Big Hero 6 and the Engineer

24 Nov

Constructing. Designing. Inventing. Thinking outside the box. These words and more describe what it means to be an engineer. From the time we begin to use our hands as children, we begin to engineer.  Aerospace, agriculture, biological,  and computer are just a handful of the 200 of engineering.[1] Without engineers, the luxuries that we overlook or  may take for granted would cease to exist.

Big Hero 6 tells a great story of camaraderie, teamwork, and compassion for those that suffer. It also introduced us to a group of engineers that each brought something special and unique to their field. In a field that is dominantly male oriented, it was encouraging to see a team that included females and how important and helpful they can be.

In the UK alone, only 7% of engineers in the workforce are women. Gender stereotyping seems to be the main dissuader for women pursuing an engineering career. It is no surprise that boys are more encouraged in school to pursue math and sciences. Yet we know girls are just as capable and should be supported in pursuing these subjects. Many companies with more females on their boards outperformed their competitors.[2]


The Chemist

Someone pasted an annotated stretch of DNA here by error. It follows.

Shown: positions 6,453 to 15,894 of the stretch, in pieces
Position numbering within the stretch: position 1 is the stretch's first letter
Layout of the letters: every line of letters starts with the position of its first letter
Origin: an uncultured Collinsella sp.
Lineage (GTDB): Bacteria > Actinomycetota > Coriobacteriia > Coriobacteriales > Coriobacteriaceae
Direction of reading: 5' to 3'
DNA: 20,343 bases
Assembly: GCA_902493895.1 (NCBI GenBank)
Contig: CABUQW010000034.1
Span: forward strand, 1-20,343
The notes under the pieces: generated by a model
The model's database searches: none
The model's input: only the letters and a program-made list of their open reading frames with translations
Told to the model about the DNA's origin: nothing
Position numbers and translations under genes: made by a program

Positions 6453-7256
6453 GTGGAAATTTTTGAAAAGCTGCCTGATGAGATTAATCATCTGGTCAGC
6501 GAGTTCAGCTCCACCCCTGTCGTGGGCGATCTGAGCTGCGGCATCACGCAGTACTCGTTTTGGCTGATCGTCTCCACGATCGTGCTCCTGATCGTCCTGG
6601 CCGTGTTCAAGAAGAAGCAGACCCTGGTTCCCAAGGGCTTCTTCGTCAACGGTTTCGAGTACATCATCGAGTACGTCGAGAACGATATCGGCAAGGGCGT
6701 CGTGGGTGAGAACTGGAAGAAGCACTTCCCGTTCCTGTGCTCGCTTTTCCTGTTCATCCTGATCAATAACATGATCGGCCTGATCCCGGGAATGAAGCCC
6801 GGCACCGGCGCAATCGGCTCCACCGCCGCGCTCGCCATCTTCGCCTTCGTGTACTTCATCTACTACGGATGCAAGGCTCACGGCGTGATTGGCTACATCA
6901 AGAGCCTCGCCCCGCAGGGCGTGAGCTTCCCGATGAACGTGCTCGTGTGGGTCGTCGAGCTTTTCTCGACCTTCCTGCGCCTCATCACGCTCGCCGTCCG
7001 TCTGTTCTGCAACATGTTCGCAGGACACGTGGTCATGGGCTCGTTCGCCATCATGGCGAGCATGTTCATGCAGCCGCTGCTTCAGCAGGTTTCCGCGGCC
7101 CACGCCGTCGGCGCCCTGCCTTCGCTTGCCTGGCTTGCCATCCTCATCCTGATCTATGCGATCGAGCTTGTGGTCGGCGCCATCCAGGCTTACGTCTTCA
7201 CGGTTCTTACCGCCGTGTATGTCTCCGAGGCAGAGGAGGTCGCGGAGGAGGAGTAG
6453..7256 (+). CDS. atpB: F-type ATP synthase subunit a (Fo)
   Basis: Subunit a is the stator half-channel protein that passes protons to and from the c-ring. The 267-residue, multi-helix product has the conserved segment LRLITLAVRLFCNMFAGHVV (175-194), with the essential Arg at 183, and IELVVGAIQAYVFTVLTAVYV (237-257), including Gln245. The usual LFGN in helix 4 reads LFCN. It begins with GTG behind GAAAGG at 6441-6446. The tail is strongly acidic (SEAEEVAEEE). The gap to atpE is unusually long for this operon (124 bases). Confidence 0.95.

There has been a recent push to promote “girl” engineers. Goldieblox is just one of the most recent supporters who has launched a site offering engineering kits for young girls.[3] Discover E will be holding a Girl Day February 26th, 2015. Girl Day “is a movement that shows girls how creative and collaborative engineering is and how engineers are changing our world.” The website also offers more information on how your own city/town can hold their own events.[4]

The Mechanical Engineer


As someone who has at least 4 family members who are engineers and having recently moved to Silicon Valley, I have always been fascinated by the mental workings and problem solving skills of these brains.

BH6 is still in theaters, so treat yourself and your kids this Thanksgiving weekend!

[1] (




%d bloggers like this: